Simultaneously light and heavy, bright and dark. Giving and receiving. Grateful and grieving.

A tricky balance, I grant you, but perhaps less confusing and unsettling to feel it together.

Contrasts coexisting concurrently.


LEAVE A COMMENT, GET A GIFT ~ ‘Tis the season of appreciation for Focus Pocus readers! Please add a comment below or at the Focus Pocus Facebook page and I’ll send you a gift for creative meditation! You can choose from the super-cool one from last week about The Gap (it’s got a hidden message!) or a new one for this week (which I haven’t made yet so who knows what it will be!). ❤


flength strexibility reverse warriorStrength and Flexibility.

I use these words when I’m teaching.

“Strength is the sensation of energy moving in toward center.”
“Flexibility is energy moving out along the bones.”

Strength and Flexibility.

I use these words in my relationships.

“I’ve got to be strong for her.”
“The only way this will work is if we’re both willing to be flexible.”

Strength and Flexibility.

I use these words in my life.

“If I was strong, I wouldn’t give in and I would take more risks.”
“I should be more flexible in my thinking about this.”

Strength and flexibility in my body, my mind, my life
have two different sensations:

Energy in.
Energy out.

But what if real health and happiness comes from an amalgamation of the two?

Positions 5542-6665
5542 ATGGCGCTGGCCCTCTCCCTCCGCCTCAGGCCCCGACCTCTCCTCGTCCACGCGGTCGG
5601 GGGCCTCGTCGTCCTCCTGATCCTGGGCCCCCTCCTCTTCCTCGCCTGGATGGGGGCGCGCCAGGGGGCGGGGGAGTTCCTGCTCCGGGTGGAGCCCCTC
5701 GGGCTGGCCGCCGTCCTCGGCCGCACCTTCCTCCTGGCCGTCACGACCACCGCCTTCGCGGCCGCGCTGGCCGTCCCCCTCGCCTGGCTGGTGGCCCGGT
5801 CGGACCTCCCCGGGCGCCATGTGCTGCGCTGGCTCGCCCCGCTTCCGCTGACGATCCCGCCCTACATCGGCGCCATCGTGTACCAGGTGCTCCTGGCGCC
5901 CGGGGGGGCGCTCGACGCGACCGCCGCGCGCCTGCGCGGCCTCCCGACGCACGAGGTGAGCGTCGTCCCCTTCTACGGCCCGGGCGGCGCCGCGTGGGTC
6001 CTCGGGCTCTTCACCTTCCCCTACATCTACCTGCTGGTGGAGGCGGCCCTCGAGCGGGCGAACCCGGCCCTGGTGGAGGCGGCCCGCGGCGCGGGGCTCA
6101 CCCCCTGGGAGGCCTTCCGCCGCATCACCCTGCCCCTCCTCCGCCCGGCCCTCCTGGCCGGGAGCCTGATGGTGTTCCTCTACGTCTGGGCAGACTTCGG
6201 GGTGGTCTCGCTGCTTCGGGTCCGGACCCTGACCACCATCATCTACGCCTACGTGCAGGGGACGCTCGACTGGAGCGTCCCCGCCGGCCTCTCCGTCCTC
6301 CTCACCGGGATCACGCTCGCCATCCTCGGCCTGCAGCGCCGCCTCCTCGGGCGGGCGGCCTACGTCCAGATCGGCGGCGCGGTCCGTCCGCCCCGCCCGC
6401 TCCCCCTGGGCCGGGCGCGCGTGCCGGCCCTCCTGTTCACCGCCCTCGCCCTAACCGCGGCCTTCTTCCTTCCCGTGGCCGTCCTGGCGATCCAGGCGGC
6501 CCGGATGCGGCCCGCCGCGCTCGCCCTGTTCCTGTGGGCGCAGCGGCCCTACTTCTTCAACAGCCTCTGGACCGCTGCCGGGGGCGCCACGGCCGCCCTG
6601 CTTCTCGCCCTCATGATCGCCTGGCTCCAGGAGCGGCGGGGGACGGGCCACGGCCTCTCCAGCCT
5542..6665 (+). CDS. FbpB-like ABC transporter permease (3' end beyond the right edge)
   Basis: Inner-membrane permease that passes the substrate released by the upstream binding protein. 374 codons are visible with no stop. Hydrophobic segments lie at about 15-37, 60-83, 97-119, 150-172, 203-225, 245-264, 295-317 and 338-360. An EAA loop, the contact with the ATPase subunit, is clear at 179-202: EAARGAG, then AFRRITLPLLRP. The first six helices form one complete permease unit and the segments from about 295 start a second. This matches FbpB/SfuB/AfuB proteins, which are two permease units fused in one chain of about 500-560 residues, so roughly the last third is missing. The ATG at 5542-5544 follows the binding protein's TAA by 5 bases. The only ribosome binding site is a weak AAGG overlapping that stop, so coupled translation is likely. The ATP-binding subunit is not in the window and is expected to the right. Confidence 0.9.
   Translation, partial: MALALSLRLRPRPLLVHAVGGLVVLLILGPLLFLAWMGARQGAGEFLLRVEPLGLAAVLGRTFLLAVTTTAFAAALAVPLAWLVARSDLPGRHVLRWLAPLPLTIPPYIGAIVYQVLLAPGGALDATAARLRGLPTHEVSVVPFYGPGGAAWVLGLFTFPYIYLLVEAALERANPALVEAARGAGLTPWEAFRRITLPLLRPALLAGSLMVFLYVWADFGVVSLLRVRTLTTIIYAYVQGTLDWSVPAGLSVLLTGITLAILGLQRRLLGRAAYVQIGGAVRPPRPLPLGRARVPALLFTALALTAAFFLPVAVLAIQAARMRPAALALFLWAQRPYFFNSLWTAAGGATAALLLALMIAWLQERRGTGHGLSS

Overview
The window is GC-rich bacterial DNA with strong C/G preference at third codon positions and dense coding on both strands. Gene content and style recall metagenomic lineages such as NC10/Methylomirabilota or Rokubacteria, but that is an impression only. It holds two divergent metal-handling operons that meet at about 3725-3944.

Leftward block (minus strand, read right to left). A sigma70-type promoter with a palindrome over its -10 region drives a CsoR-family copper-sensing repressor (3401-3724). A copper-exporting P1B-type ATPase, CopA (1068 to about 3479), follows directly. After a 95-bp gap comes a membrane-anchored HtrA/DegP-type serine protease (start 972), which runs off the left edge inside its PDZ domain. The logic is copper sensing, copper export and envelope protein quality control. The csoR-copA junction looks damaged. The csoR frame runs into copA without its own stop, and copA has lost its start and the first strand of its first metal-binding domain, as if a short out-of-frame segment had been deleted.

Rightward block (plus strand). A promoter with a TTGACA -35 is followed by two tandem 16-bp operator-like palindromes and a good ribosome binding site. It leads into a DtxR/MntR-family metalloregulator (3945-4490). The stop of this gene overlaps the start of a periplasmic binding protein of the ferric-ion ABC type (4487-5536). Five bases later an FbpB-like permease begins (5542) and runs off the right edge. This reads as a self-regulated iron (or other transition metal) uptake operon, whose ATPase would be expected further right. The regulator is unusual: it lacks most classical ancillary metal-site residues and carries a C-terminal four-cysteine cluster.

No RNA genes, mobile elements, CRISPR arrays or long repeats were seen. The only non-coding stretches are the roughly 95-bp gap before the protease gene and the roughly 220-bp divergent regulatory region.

Not sometimes being strong and sometimes being flexible,
not alternating between the two,
but by simultaneously being strong and flexible?
By simultaneously sending energy out and drawing energy in.
Both. At the same time.

In isolation, strength folds me in on myself.
In isolation, flexibility has me flying apart.

But together, at the same time, they create stability, health, peace.

Flength and Strexibility.

Simultaneously drawing in and reaching out.
Energy moving in both directions at once.

I can feel it in my body
Instead of stretching and compromising the integrity of connective tissue,
Or contracting so much that I lose range of motion,
I can extend out while simultaneously plugging in, hugging the muscles around the energy-radiating bones.

I can feel it in my relationships
Instead of I give to you and then you give to me,
I can feel that giving to you also gives to me
and receiving from you also allows you to receive.

I can feel it in my life
Instead keeping meticulous track of who’s given me what
And haven’t I done more than she has?
I can trust that if I move through my days feeling
the inextricably integrated flow of
In and out
Give and receive
You and me
Us and them
That I have the sensation of powerful peaceful balance.

Flength and Strexibility. Those are the words I’m going with.